It’s been a while since I was this stumped on properly introducing an album, so, to hell with it: this isn’t your standard record, so this won’t be your standard introduction. Tempest’s newest, self-titled release is definitely one of the most unique and memorable albums I’ve listened to, especially regarding immediate impact after a first listen. It’s dark, heavy, intense, and makes me feel, well, something different than I’m used to.
The eight-song album starts off with a hauntingly ambient opener to try and set the mood for the record. Still, no amount of foreshadowing can prepare a listener for what follows. Within seconds of the album’s second track, “A Grand Design,” I was hit with a massive wave of confusion. It took me a few minutes to process how I felt about the music that I was listening to. Sure, the instrumentals are heavy, dark, and have a certain ambience to them, but what caught my attention were the vocals. The vocals are gruelling and chaotic, and honestly sound like they were captured from a torture chamber. They’re buried low enough in the mix to ignore if you’re not a fan of screams from the pits of hell, yet, they still have enough of a presence to give off this weird emotional aspect to the overall sound, which complements the eerie instrumentals well.
The only issue I can find with accurately achieving this type of sound is that no track really stands out from the other. Once these songs reach their climaxes, it gets pretty repetitive once you’ve calmed down from the initial shock of what that peak sounds like. Still, Tempest makes great use of dark, ambient tones to introduce new elements, which prevents each song on this album from being one continuous bash to the face after another.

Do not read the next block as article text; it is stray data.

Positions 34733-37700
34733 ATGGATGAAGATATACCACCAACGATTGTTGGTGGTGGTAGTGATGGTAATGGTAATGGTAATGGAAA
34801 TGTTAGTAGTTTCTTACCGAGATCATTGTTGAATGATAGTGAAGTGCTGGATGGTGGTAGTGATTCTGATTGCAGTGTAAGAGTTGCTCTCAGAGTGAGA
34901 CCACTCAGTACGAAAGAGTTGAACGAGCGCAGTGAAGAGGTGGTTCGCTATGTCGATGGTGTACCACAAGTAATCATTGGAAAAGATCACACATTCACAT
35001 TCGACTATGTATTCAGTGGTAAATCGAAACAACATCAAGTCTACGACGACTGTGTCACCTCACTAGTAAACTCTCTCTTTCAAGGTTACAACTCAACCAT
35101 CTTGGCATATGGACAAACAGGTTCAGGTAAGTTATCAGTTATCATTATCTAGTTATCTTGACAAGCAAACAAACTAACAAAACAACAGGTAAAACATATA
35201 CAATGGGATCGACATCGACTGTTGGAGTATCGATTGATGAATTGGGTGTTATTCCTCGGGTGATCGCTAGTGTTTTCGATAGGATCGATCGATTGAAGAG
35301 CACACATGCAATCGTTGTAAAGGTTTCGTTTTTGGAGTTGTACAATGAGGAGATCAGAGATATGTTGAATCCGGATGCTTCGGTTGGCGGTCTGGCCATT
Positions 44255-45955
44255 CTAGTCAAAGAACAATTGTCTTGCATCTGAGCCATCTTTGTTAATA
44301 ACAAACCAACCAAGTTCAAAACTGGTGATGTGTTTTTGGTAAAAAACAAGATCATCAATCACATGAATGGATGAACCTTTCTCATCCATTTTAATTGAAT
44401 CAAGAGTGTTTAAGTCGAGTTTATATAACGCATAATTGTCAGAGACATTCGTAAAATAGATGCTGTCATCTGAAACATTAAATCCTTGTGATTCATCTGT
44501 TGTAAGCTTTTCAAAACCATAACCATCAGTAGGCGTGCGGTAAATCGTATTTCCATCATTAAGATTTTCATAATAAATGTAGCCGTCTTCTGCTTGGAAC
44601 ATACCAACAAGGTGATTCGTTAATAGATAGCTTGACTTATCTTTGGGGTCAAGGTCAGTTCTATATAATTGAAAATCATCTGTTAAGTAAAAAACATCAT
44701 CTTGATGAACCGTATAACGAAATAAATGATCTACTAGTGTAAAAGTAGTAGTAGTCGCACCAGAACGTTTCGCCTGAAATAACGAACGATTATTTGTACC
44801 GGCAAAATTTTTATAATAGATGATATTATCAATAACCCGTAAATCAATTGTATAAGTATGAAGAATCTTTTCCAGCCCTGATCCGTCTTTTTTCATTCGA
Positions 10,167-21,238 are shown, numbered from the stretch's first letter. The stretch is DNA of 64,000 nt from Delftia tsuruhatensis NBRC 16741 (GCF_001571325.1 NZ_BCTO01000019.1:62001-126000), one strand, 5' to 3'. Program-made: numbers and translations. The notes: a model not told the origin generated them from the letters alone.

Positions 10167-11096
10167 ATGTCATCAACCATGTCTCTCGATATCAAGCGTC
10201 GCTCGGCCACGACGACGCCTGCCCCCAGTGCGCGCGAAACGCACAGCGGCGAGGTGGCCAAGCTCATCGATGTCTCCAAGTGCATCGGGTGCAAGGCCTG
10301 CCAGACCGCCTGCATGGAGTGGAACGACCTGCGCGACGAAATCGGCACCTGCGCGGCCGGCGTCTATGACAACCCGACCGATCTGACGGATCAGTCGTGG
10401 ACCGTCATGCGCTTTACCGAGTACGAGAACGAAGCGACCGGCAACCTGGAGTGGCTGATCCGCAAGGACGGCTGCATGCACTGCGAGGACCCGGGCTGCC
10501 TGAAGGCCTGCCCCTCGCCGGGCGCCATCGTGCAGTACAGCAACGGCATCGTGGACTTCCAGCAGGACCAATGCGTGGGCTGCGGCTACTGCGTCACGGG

As mentioned before, I’m not sure what the songs on Tempest make me feel. Not so much rage, but maybe just concern. I mean, is the lead singer okay? Can I get a status update on the guy? How many Lego bricks did he have to step on to sound so pained? Regardless, you should check out this record. It’s only a dollar for all eight tracks (or free on their Facebook page if you’re THAT cheap,) and it’s well worth the price for the initial listening experience alone.
Written by Mathieu Perrier
*edited by Danielle Kenedy